Navigating allergies: food and the Covid-19 vaccine


RICHMOND, Va. (WRIC) — For nearly 32 million Americans, food allergies are a matter of life and death. An allergic reaction happens when the immune system overreacts to certain proteins in food. 

Allergies are also a concern when it comes to getting the COVID-19 vaccine.

Richmond allergist Dr. Michael Blumberg, with Allergy Partners of Richmond, said it’s important to be aware of your current allergies before getting the vaccine. He goes on to say that people who are allergic to the popular laxative MiraLAX may also have a reaction to the vaccine. The drug and mRNA vaccines share a chemical compound known as “PEG” that can cause a reaction.

“We have seen people have anaphylaxis when they have [received] the COVID vaccine. Only retrospectively did they remember that they were also allergic to MiraLAX,” said Blumberg.

People who have mastocytosis, a condition where certain immune cells, build up under the skin and/or bones and organs, are also at risk of reacting to the vaccines. They should consult with their primary care physician before taking it. And the CDC recommends that anyone who has a reaction from their first dose of the coronavirus vaccine should not get the second dose.

Most of the reactions to the current COVID-19 vaccines occur within the first 10 minutes. If someone thinks they may have an allergic reaction after getting the vaccine, they should stay for observation after the shot.

“They’re not going to throw you out of the waiting area,” said Dr. Bloomberg. “If you are really nervous, you can wait thirty minutes. If you’re just a little nervous wait 15 minutes and then you can leave.”

The CDC is reporting dozens of reactions to the current vaccines available from Pfizer and Moderna. Reactions range from hives and swelling to complete anaphylaxis.

“In the last 20 years, the incidents of people having food allergies have skyrocketed,” Dr. Blumberg said. He points out that more people are also seeking medical advice and the ability to diagnose the diseases is better today than just 20 years ago. 

But currently, there’s no medical research that points to one specific cause of the influx in allergies, but Dr. Blumberg, a specialist in allergy and immunology who has been practicing in the Richmond- Metro area for more than 40 years, said there are several theories as to why it happens.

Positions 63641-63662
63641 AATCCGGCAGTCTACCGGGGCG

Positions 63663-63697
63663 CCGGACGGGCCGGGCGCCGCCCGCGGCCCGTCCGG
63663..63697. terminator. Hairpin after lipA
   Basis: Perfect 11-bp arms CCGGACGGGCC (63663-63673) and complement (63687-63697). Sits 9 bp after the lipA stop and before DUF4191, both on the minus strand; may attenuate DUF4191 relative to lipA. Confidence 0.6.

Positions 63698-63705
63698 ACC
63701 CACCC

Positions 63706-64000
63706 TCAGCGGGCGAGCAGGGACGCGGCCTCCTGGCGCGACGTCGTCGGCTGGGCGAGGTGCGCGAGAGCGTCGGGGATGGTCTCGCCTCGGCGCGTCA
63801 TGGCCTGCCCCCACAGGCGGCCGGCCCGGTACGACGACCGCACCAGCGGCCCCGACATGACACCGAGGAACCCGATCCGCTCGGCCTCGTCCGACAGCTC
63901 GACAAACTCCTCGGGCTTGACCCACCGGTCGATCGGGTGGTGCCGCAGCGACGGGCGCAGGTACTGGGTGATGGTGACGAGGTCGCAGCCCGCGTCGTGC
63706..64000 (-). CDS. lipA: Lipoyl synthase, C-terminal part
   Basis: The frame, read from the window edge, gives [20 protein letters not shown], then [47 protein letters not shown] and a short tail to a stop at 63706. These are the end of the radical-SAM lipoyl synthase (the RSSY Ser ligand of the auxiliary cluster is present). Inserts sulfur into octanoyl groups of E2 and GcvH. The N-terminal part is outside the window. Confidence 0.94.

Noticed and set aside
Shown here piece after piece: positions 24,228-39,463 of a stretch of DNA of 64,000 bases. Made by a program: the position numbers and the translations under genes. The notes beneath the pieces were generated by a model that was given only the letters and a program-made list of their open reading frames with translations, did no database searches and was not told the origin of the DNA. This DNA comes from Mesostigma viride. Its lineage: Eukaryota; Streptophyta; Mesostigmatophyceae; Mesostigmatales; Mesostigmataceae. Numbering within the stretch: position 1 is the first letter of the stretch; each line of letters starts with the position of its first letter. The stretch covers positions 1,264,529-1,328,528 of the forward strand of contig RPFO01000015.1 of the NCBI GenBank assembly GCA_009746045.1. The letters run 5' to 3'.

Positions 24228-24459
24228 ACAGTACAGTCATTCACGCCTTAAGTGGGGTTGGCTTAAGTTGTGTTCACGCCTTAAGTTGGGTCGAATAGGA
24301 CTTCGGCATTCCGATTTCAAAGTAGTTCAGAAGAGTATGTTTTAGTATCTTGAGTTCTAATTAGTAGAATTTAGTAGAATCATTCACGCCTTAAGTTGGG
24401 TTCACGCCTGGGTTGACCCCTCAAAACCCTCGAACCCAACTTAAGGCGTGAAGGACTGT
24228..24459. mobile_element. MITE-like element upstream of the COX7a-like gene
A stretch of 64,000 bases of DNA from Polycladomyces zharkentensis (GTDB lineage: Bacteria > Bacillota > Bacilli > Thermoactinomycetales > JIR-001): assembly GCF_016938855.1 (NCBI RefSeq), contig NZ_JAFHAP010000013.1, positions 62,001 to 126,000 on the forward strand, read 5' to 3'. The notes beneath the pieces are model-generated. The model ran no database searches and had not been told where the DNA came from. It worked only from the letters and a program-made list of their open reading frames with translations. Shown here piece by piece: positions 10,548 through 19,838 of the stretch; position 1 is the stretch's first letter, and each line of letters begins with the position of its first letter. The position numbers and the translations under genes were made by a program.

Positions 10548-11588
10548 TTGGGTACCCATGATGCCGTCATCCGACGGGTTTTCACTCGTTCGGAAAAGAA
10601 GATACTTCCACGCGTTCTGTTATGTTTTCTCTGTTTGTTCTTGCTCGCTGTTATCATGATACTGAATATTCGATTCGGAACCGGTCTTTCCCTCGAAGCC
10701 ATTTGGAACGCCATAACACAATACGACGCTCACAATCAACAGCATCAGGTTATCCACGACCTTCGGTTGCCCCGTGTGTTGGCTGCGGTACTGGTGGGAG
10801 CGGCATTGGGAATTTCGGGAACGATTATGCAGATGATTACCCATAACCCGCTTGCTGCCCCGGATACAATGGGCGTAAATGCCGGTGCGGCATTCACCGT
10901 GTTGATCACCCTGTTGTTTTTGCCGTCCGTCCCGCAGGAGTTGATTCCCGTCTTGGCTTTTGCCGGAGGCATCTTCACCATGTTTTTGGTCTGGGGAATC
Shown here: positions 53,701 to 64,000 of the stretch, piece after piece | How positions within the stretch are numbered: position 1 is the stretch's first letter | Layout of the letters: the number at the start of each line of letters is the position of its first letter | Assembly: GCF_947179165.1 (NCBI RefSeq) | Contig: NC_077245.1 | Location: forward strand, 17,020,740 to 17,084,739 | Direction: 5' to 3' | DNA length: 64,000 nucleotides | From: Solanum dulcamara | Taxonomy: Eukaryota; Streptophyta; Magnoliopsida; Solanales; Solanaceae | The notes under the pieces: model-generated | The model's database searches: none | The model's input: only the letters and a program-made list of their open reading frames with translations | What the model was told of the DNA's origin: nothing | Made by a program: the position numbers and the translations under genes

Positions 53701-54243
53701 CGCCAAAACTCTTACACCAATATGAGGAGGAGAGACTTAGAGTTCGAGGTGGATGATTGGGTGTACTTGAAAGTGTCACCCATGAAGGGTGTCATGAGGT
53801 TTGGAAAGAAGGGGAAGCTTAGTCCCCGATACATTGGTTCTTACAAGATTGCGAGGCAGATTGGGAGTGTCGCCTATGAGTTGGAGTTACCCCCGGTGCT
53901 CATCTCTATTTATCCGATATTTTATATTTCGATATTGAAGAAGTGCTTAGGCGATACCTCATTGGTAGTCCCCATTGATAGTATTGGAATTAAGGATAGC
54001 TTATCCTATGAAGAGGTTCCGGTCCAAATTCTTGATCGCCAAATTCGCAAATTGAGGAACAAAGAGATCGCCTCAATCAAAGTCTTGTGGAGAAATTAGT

The first is the hygiene hypothesis. 

“The cleaner we get, the more likely we are to have allergies because it turns our immune system away from infections and towards allergies,” Dr. Blumberg said.

Another theory doctors suggest is the issue of restricting diets. Meaning, someone may have a mild reaction to a certain food, so they remove it from their diet completely.

The Centers for Disease Control and Prevention (CDC) estimates that around 8% of children in the U.S. live with some form of a food allergy, with varying ways they become allergic.

Sometimes allergies can be passed down through genetics. So, If both of a child’s biological parents have a certain allergy, the child has a 50% chance of developing that same allergy. If just one parent has it then that number drops to 25%. 

Dr. Blumberg said that kids who have skin problems are more likely to develop food allergies.

The way they get it is they crawl on the floor and they absorb the protein. Like peanut protein is in most home’s dust and most school’s dust,” Dr. Blumberg said. “So if you crawl around and roll on the floor you are absorbing the protein through your skin. That’s how so many infants become allergic to peanuts so early in life when they’ve never actually eaten it before. ”

Many adults develop food allergies because they are allergic to pollen-producing plants. Dr. Blumberg said breathing in pollen containing the same proteins as certain foods will trigger a reaction that appears to come out of nowhere.

What defines an allergic reaction are the symptoms — they are usually immediate and don’t last long. More serious reactions include symptoms such as anaphylaxis. 

Anaphylaxis causes someone’s blood pressure to drop suddenly and your airways to narrow. Making it nearly impossible to breathe.

It can also cause a person to go into shock which can be potentially life-threatening. 

One of the most common food allergies that can cause a severe reaction is a shellfish allergy. Dr. Blumberg said there is an interesting connection that may cause someone to develop this type of allergy. 

“People who are allergic to cockroach and dust mites frequently become allergic to crustaceans… shrimp, crab, and lobster,” Blumberg said. “They share a muscle protein…the cockroach and the shrimp. So that’s how they can develop that allergy.”

For some people, food allergies can develop seemingly out of nowhere. Anyone who suffers from food allergies should see a specialist to help determine who severe their reaction is, and if they should carry epinephrine. Consult with your primary care physician if you think you may be developing allergies.

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